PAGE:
NEW YORK — Slowly but now more steadily, COVID-19 vaccines are again arriving in New York.
Winter weather interrupted last week’s supply and appointments. Mayor Bill de Blasio said the slow down won’t stop the city’s efforts and believes he can still get 5 million New Yorkers vaccinated by June.
“I actually think this could be our biggest week ever,” said New York City Councilmember Mark Levine, who heads the council’s health committee.
Levine believes one major hurdle will continue to frustrate too many New Yorkers: getting an actual appointment for the vaccine.
That is the point, community leaders in Harlem emphasized Monday. They urged officials at both state and local levels to do better to ensure those living in the neighborhoods where vaccine sites are placed receive priority.
The supply increase is good news, especially on Long Island, where a number of people vaccinated at the state’s Jones Beach site will need a do-over.
According to state health officials, on Feb. 15, a small number of vaccines were compromised because of temperatures sensitivities.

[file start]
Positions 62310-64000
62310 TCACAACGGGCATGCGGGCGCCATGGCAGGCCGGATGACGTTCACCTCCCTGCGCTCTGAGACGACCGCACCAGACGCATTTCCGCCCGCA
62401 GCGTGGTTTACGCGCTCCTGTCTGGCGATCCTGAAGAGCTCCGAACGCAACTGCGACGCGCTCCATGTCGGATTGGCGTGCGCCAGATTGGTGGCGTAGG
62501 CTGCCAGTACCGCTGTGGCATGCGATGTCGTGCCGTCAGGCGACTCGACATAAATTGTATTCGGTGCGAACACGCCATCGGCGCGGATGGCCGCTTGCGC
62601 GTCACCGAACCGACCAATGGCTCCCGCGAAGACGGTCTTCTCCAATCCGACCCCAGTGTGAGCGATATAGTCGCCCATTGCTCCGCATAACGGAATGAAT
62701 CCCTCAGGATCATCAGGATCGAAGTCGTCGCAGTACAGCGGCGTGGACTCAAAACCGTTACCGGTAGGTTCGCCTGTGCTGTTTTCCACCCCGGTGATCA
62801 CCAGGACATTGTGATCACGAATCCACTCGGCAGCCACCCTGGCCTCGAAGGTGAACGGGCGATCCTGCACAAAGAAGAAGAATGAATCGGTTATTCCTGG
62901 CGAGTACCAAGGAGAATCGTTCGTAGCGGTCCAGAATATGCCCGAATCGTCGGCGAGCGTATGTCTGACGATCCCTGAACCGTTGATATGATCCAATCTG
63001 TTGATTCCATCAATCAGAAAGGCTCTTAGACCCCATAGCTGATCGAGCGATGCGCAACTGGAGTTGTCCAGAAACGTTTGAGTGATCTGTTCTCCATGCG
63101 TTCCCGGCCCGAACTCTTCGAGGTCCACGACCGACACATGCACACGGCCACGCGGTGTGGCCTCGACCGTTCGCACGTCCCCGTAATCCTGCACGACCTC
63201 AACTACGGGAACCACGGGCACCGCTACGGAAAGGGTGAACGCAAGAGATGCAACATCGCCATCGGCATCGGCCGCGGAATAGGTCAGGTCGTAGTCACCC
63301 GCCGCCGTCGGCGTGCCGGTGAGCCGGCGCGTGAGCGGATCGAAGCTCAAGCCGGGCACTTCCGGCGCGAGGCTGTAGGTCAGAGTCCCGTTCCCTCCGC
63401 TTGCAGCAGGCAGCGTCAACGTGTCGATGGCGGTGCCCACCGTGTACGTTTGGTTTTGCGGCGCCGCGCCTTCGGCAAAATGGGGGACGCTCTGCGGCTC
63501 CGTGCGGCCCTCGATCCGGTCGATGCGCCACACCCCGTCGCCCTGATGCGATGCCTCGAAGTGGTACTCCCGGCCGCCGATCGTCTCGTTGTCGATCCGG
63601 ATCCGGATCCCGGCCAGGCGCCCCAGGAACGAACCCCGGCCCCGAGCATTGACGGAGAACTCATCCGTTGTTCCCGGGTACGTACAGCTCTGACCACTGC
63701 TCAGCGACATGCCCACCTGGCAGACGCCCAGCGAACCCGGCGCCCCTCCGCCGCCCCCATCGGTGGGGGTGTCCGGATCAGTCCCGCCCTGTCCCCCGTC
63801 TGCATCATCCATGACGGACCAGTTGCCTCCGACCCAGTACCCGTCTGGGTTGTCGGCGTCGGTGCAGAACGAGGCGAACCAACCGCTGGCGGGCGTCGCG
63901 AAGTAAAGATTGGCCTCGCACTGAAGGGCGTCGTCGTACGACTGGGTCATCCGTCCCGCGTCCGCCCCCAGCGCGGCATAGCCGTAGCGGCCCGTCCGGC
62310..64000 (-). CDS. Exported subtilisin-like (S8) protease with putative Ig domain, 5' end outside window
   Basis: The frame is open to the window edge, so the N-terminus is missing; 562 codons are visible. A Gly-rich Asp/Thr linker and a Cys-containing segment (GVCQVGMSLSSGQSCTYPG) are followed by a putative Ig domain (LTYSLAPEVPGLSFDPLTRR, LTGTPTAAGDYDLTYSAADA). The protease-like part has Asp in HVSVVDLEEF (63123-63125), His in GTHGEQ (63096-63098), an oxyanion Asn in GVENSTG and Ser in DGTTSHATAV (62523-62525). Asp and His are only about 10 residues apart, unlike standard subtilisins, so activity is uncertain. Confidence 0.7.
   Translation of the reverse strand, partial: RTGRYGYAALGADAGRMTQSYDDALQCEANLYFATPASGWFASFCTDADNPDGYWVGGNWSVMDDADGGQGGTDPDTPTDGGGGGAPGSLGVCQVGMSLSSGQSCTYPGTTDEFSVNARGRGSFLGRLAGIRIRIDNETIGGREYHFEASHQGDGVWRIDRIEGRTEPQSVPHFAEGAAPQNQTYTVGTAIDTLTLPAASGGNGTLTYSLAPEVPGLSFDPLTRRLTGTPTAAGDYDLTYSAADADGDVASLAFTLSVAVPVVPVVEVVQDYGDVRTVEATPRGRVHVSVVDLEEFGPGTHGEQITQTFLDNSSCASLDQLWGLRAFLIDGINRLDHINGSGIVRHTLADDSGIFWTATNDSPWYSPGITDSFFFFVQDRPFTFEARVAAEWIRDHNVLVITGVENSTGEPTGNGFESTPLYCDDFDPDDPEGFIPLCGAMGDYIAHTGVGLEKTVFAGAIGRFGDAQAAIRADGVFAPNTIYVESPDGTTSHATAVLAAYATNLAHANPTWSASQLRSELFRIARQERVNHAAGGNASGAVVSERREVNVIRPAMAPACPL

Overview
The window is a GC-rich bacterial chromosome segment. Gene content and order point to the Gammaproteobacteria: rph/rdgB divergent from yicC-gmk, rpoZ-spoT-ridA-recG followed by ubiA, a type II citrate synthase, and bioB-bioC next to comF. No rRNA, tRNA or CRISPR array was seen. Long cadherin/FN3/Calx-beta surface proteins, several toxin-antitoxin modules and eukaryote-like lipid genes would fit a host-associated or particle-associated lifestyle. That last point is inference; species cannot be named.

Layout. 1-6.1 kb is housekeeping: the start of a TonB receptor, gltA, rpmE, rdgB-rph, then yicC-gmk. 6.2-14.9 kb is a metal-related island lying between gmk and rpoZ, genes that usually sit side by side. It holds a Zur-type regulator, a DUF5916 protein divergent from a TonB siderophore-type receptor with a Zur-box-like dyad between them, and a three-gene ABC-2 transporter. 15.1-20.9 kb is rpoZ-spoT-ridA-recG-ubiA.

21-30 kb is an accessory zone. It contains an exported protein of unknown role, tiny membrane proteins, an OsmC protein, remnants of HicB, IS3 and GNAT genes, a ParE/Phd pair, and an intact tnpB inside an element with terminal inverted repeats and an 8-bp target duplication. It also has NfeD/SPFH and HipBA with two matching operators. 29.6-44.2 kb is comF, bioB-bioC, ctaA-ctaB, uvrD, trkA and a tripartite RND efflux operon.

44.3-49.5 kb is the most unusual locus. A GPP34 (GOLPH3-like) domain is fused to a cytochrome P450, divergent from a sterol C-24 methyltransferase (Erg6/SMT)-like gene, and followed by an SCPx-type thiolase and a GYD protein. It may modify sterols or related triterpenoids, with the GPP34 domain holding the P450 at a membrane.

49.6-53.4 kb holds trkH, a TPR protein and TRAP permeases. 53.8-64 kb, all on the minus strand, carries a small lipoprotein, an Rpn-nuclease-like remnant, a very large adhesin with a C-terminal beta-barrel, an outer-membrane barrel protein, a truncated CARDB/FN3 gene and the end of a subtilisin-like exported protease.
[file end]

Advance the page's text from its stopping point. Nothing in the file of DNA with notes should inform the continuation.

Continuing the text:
This impacted 81 shots.
In a statement to PIX11, New York State Department of Health said:
“New Yorkers’ health and safety is our top priority, and due to this vaccine’s very specific temperature sensitivity, we have a process in place to identify if any temperature excursions occur. This process worked, allowing us to quickly pinpoint this issue, identify the extremely small number of individuals impacted, and immediately begin taking action. The Department of Health has determined there was no health risk to New Yorkers, and we have contacted everyone involved to reschedule their appointments as soon as possible.”
In an additional pandemic development, the South African variant has now been identified in Nassau County.
This was not linked to travel and one of the first signs of that variant spreading by community transmission in the state. This week the city’s health officials are expected to release a report on variants and exactly how many have been identified by sequencing.